Introducing Alternative Enforcement Tools:
The Bill also introduces alternative enforcement tools, making provisions for Deferred Prosecution Agreements, Serious Crime Prevention Orders and monetary penalties for financial sanctions breaches.
Deferred Prosecution Agreements:
Deferred Prosecution Agreements (“DPAs”) are judicial agreements that apply in England and Wales only and are entered into between a corporate body and a prosecutor. Subject to conditions, it suspends a prosecution for a specified time period. These conditions could include payment of financial penalties, compliance with certain measures imposed on the corporate body or payment of compensation to victims. The prosecutor may resume the prosecution where the conditions are not satisfied.
Clause 95 of the Bill amends Part 2 of Schedule 17 to the Crime and Courts Act 2013 to allow for DPAs to be entered into for financial sanctions breaches.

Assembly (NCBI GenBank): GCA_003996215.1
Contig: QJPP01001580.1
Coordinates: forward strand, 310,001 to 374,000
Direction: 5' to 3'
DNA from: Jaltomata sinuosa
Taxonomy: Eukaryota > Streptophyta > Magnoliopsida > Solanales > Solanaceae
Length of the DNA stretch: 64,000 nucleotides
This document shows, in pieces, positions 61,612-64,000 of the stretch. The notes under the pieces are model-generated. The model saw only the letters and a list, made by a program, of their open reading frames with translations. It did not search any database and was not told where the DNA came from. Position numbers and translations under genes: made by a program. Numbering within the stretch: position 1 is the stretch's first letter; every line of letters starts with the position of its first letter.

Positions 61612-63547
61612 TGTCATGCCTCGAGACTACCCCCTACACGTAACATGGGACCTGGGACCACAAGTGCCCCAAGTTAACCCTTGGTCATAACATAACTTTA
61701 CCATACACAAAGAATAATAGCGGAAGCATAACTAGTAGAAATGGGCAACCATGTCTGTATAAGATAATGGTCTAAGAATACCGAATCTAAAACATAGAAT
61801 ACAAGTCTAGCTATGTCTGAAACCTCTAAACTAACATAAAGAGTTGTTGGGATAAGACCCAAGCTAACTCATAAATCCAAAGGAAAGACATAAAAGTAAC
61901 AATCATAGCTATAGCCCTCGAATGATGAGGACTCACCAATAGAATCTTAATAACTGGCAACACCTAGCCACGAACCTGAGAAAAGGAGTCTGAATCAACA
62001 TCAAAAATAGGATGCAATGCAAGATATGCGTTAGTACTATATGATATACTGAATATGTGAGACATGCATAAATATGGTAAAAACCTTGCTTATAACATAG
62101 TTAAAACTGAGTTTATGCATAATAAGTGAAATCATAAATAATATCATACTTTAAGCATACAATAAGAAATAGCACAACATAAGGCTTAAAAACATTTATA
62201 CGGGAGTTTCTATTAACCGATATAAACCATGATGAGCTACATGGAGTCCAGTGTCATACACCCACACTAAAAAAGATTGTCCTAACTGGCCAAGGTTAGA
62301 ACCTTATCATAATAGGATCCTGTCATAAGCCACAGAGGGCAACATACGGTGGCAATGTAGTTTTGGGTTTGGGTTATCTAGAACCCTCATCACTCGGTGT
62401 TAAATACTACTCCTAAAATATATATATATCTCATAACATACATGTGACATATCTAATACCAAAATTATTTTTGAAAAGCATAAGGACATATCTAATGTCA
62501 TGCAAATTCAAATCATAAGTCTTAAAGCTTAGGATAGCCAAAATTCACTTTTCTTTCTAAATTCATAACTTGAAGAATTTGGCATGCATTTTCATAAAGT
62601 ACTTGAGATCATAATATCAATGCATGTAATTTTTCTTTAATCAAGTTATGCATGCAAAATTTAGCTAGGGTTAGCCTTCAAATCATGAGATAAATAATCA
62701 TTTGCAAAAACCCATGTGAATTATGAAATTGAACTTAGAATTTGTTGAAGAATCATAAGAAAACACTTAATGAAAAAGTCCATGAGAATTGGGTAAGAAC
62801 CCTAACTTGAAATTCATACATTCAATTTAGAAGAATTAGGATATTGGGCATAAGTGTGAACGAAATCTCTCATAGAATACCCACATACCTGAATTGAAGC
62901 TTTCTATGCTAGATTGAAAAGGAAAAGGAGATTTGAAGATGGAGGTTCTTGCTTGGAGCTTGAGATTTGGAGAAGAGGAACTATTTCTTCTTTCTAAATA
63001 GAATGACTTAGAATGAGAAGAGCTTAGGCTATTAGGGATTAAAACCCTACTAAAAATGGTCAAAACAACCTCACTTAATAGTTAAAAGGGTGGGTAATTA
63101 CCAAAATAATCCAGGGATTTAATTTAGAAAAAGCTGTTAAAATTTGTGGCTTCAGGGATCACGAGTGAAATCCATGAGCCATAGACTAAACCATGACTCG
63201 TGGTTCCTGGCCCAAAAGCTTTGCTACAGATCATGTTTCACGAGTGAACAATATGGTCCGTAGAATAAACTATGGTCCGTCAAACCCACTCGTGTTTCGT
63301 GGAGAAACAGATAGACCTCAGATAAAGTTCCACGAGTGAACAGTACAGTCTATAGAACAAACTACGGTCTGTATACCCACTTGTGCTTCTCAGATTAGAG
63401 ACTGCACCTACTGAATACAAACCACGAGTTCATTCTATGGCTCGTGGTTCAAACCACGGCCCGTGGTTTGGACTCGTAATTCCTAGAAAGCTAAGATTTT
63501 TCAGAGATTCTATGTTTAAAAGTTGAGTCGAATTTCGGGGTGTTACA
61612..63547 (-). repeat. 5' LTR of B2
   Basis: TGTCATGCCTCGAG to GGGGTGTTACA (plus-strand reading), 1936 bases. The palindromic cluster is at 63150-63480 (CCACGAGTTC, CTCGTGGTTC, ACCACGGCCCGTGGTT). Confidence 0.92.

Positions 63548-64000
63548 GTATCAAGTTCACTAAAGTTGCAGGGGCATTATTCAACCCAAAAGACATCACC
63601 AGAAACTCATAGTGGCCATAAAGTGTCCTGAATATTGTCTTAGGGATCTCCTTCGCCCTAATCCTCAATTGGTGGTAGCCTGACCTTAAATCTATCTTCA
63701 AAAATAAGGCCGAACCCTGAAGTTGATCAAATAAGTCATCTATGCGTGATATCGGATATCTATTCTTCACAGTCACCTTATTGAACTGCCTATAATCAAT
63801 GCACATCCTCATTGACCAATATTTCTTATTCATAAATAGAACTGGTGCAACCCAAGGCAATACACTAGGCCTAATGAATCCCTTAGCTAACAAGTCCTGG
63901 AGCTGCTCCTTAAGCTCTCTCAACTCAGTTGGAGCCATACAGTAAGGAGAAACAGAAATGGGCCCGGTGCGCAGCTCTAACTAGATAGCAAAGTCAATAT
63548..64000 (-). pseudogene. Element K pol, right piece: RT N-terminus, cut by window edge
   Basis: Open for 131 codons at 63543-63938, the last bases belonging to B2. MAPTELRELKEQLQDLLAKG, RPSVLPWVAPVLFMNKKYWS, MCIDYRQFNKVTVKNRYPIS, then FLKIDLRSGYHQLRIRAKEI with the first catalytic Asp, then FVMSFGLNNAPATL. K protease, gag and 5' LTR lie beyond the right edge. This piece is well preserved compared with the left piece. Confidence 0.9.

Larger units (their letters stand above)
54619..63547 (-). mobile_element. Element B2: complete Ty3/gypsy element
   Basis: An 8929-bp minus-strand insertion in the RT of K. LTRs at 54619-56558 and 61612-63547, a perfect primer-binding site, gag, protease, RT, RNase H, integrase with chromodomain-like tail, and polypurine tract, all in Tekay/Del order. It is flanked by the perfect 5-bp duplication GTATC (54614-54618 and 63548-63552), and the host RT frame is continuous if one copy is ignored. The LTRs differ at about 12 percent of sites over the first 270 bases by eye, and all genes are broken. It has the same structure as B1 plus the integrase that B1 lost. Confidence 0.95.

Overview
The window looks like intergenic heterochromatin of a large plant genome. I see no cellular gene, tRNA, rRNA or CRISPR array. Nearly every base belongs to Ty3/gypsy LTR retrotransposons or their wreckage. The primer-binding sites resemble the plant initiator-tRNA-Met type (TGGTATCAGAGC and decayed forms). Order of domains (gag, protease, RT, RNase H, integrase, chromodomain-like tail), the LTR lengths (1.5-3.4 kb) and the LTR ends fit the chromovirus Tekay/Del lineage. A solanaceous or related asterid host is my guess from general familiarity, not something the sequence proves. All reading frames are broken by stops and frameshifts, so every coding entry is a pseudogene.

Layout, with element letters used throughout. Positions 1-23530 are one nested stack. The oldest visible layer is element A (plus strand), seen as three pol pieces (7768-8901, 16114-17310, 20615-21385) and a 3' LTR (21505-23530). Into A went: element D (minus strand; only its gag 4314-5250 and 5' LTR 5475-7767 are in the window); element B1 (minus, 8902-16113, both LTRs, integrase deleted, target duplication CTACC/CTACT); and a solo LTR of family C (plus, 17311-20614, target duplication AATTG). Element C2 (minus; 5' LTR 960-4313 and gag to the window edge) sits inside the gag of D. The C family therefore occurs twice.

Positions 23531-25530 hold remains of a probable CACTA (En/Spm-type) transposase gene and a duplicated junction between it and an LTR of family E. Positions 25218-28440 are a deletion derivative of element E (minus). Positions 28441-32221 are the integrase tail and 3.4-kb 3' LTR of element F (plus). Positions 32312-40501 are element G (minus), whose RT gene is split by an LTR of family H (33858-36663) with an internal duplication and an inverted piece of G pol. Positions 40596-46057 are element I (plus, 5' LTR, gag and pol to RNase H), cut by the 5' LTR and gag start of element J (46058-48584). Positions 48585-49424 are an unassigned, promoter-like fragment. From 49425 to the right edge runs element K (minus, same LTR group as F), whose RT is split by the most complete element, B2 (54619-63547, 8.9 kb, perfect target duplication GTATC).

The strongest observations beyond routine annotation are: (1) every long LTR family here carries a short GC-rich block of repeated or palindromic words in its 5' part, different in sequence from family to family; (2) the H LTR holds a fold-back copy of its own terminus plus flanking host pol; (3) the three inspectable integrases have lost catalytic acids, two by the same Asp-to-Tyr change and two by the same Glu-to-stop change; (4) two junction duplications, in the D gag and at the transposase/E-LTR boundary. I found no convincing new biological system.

Serious Crime Prevention Orders:
Serious Crime Prevention Orders (“SCPOs”) are civil orders used to prevent or restrict a person’s or organisation’s involvement in serious crime by imposing conditions on that person or organisation. The conditions are not pecuniary, but may consist of targeted prohibitions, restriction or requirements. Breach of an SCPO is a criminal offence, punishable by a maximum custodial sentence of five years. Furthermore, a breach may also result in forfeiture of property and the closing down of a company.
The Bill amends Schedule 1 to the Serious Crime Act 2007 to include financial sanctions breaches in the list of offences for which an SCPO may be imposed.
Currently, there are regulators that supervise the behaviour of certain types of companies, such as the Financial Conduct Authority (“FCA”), for instance, overseeing the behaviour of financial institutions. The Government considers that extending SCPOs to breaches of financial sanctions will ensure compliance in sectors that do not have such regulatory supervision.
HM Revenue and Customs have the power to impose compound penalties on those who commit an export control offence in cases where it is not in the public interest to prosecute, but a warning letter would not have sufficient impact to change behaviour. At present, there is no equivalent enforcement tool available to HM Treasury.